My own response is that it sets up an interesting, though unintentional dialogue between the Focus gallery and the surrounding gallery. In the exhibition of Urhobo art, 'Where Gods and Mortals Meet', monumental, hand-crafted idols, used in traditional religious practises are featured. The exhibition's subtitle is 'Continuity and Renewal in Urhobo Art'. Both words could certainly be applied to Fourie's exhibition. One wonders what parallels and contrasts will be drawn between Fourie's show and the surrounding space when the next exhibition in the main gallery is installed - a showcase of contemporary South African art entitled 'Personal Affects: Power and Poetics in Contemporary South African Art'.

In more/cry (2002/3) the artist exposes himself further. This two-channel DVD installation is the only moving image in the space. Two tiny screens face-off in a corner of the space, allowing Fourie to dispassionately watch himself crying. The piece is based on Bas Jan Ader's black and white film, I'm Too Sad to Tell You (1971). Ader's tears are almost sinister in view of the remainder of his artistic career. Four years after completing this work the Dutch artist attempted to cross the Atlantic in a small sailing boat in a conceptual artwork entitled In Search of the Miraculous II and was never seen again. Six months later his vessel was found half submerged off the coast of Ireland.

The strength of Ader's earlier piece is that his grief is so great that he is unable to relay what the matter is. Unlike the Ader work, Fourie tells us exactly why he is crying: a traumatic divorce. I'm Too Sad to Tell You is conceptually strong as he lays bare his emotions without really giving anything away. In comparison, the impact of Fourie's piece is lessoned by the inclusion of personal detail. While the work is visually effective, leaving more to the imagination would not have detracted from its cathartic power.

From this extreme close-up, the title triptych End of the World (Cape Point) (2004), zooms out to present a panoramic view. Three seascapes are displayed in lightboxes, allowing them to glow with saturated colour. We are informed that these images were taken by Fourie on a stormy day at Cape Point. In this case, the story behind the images is far more relevant. The geographic detail reminds us that, for many people, the end of the world can exist quite literally, where land mass meets the sea. We are reminded that for many Americans the idea of the tip of Africa must indeed seem like the end of the world.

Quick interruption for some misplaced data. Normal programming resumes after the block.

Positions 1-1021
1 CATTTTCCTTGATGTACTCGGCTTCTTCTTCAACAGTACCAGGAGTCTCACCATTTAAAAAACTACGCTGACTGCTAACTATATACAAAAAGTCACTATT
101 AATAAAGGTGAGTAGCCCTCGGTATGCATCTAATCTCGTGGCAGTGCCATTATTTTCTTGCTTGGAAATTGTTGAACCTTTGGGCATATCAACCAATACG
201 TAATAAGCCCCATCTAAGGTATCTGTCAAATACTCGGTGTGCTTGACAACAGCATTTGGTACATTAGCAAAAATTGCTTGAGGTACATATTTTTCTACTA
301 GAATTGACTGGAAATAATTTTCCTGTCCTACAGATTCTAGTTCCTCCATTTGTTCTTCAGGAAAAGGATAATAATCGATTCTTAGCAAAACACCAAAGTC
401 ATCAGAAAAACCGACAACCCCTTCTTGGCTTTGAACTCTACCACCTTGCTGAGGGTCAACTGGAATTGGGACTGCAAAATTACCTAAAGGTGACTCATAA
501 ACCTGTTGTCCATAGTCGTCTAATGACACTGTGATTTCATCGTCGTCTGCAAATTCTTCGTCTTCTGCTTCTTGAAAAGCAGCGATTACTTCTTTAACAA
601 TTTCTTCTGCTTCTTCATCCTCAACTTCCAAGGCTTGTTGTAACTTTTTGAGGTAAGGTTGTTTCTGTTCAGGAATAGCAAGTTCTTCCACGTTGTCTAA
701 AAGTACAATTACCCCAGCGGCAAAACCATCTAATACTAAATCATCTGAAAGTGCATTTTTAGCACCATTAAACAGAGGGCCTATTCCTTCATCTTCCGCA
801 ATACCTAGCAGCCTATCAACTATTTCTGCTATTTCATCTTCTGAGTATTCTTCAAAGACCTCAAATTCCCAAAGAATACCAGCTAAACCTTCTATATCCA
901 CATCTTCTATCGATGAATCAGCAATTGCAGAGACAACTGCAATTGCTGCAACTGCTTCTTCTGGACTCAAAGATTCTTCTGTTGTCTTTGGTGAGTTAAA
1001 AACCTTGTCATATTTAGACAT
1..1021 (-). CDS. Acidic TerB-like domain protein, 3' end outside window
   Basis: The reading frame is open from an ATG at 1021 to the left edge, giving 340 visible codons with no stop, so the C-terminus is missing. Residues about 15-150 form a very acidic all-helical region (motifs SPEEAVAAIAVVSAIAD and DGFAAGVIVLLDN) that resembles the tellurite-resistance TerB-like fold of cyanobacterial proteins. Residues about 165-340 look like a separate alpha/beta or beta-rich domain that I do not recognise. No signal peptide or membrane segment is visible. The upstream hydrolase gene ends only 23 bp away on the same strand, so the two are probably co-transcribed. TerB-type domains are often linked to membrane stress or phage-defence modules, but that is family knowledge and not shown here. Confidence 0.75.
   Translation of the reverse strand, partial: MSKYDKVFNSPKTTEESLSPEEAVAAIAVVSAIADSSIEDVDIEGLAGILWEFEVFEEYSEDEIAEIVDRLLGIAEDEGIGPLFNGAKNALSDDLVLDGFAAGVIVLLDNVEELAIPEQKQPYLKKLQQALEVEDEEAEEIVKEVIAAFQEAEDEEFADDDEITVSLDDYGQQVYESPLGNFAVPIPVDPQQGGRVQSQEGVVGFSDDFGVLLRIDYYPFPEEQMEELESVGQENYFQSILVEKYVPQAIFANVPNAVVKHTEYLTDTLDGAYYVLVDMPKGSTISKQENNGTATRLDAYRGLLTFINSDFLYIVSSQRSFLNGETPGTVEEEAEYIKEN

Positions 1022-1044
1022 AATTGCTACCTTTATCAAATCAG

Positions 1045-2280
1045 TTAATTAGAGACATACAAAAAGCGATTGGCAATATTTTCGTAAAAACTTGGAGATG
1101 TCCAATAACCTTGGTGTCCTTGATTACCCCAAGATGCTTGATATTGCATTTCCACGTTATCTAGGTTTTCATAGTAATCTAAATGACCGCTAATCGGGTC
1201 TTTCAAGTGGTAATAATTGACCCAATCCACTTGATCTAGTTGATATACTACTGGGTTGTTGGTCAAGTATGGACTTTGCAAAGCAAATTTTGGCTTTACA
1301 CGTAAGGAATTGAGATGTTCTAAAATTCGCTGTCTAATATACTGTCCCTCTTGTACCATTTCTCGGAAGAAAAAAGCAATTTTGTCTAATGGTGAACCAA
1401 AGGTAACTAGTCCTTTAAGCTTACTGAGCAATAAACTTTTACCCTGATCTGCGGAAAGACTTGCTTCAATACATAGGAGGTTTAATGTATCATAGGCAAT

The site of Cape Point evokes for me, a Capetonian, thoughts of early explorers navigating unknown territories and expanding the boundaries of the known world. The piece reminds us that the end of the world is a matter of perspective. A rough wooden bench has been placed opposite, encouraging viewers to take their time in absorbing the piece. While each photograph appears at first to be the same image, careful observation reveals subtle differences, as each image was taken seconds after the other.

With this show, Fourie acknowledges the transience of major events and emotions. He has succeeded in creating a space that encourages private contemplation by imbuing all images with a sense of quiet dignity. Has Fourie escaped the cliché? Not entirely. While the work is visually subtle, it is conceptually obvious. But, perhaps this is not a problem in view of the fact that it is housed in the vast cliché that is post-traumatic New York. Andrew Putter observed last year: The end of the world happened yesterday. It will happen again tomorrow. Sometimes simple statements are necessary.